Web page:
My son came home from school the other day with an interesting proposition. “If there was a nuclear meltdown Mum, and you could only save ten people, how would you decide who to save?” This of course was the premise for the 2013 film The Philosophers, one his class had been discussing that day. Apparently, in the film, it all came down to a matter of profession. Carpenters? Useful. Opera singers? Er, no. Doctors? Absolutely. Poets? I don’t think so.
But I do actually. Think poets should be saved. Even more so since discovering Kate Tempest. A British performance poet (and rapper, playwright and novelist) she delivers her social commentary with an urgency and authority that make it impossible to do anything while you’re listening. Not that I’d want to. I’d be frightened of missing a word, and her prose is so tight each word counts; each line is like the cream on a trifle, delicious enough as it is, but hiding rich layers underneath. She mixes mythology, street culture and situations that are familiar to all of us, played out in pubs, clubs and around kitchen tables. Her words are like daubs of paint, creating characters so vivid and so colourful you can see them, smell them almost. And her texts take you with her to get under their skin, and I recognize so much of what I find there. Like she says:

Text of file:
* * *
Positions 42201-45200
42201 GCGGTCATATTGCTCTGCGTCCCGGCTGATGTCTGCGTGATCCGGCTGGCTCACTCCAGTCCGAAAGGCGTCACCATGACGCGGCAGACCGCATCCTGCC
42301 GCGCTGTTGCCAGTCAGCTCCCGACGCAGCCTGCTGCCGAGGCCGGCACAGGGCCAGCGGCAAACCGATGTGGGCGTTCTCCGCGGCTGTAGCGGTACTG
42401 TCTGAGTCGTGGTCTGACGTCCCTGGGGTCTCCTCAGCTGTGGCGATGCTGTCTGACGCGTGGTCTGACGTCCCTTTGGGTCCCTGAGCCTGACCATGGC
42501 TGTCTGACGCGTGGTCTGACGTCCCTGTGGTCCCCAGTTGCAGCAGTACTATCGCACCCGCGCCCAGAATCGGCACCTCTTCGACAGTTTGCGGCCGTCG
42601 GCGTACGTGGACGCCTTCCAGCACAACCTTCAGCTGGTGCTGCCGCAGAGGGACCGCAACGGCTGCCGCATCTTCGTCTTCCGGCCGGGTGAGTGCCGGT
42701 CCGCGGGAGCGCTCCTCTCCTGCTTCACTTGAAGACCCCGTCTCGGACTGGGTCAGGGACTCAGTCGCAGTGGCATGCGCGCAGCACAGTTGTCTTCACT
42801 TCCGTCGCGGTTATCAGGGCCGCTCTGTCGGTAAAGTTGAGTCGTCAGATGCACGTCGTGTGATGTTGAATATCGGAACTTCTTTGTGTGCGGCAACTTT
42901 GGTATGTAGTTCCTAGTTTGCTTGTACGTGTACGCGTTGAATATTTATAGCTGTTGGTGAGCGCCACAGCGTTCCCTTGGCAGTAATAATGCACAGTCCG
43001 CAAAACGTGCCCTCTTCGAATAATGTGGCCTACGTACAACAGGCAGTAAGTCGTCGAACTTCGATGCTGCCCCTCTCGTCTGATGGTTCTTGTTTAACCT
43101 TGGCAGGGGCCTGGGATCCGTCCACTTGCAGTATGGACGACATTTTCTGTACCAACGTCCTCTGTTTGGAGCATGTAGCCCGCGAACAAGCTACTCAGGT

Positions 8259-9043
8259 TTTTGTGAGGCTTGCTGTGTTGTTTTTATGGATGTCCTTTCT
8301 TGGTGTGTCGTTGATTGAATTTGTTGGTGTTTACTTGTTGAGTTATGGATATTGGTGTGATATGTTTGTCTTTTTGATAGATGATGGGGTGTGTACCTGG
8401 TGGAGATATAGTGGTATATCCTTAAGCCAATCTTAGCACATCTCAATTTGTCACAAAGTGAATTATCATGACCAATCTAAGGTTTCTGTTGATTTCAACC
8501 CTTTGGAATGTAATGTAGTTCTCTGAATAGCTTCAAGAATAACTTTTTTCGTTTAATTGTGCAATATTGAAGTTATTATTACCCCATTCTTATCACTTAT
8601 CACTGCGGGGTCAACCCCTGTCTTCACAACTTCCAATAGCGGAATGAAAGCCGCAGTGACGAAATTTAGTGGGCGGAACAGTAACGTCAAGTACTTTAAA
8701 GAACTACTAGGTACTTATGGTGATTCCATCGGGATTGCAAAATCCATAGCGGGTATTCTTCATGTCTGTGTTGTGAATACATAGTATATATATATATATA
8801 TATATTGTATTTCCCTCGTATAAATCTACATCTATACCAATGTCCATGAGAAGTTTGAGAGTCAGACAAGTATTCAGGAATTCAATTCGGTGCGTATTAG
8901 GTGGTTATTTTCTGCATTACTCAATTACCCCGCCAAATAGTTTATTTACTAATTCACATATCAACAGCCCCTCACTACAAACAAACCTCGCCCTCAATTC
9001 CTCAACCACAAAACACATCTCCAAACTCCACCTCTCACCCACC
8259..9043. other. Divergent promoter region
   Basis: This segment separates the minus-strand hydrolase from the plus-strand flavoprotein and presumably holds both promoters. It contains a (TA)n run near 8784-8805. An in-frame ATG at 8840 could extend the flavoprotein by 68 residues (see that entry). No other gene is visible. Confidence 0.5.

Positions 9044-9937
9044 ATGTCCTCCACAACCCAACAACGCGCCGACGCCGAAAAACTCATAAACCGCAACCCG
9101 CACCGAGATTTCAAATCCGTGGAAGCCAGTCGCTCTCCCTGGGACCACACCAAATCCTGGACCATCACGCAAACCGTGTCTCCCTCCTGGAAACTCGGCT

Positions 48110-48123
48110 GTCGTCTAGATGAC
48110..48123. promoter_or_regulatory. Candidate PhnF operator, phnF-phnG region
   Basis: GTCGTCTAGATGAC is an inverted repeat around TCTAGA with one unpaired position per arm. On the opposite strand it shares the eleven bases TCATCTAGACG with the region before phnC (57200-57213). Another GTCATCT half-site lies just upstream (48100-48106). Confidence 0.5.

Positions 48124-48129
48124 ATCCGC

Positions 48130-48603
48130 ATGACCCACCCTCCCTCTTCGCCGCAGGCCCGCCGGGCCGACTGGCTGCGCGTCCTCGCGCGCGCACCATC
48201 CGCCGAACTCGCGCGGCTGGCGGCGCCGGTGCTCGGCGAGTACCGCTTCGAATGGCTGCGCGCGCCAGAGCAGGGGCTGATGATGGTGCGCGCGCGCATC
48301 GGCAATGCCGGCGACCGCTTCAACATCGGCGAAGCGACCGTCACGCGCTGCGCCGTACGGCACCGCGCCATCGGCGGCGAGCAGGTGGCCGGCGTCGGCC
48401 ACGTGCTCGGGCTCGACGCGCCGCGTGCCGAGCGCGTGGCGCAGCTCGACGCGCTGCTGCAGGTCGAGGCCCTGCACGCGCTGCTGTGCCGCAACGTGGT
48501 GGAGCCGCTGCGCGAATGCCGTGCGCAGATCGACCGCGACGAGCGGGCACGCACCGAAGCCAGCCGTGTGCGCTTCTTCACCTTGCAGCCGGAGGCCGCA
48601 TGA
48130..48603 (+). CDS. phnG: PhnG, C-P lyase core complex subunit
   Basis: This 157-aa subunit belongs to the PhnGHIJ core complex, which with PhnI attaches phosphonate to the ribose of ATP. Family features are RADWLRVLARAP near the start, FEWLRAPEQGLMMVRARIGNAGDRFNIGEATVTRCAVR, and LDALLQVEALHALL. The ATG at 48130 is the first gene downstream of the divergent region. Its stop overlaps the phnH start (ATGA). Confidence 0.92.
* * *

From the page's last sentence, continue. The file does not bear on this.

‘There’s always been heartbreak and greed and ambition
And bravery and love and contrition
We are the same beings that began, still living
In all of our fury and foulness and friction.’
And it’s this recognition that counts. We’re all the same, underneath the tattoos, the hijabs or the Savile Row suit. We just need reminding, by people like Kate. So in a post-apocalypse world, I wouldn’t want to live in my wooden house, in a fit state of health, without a poet.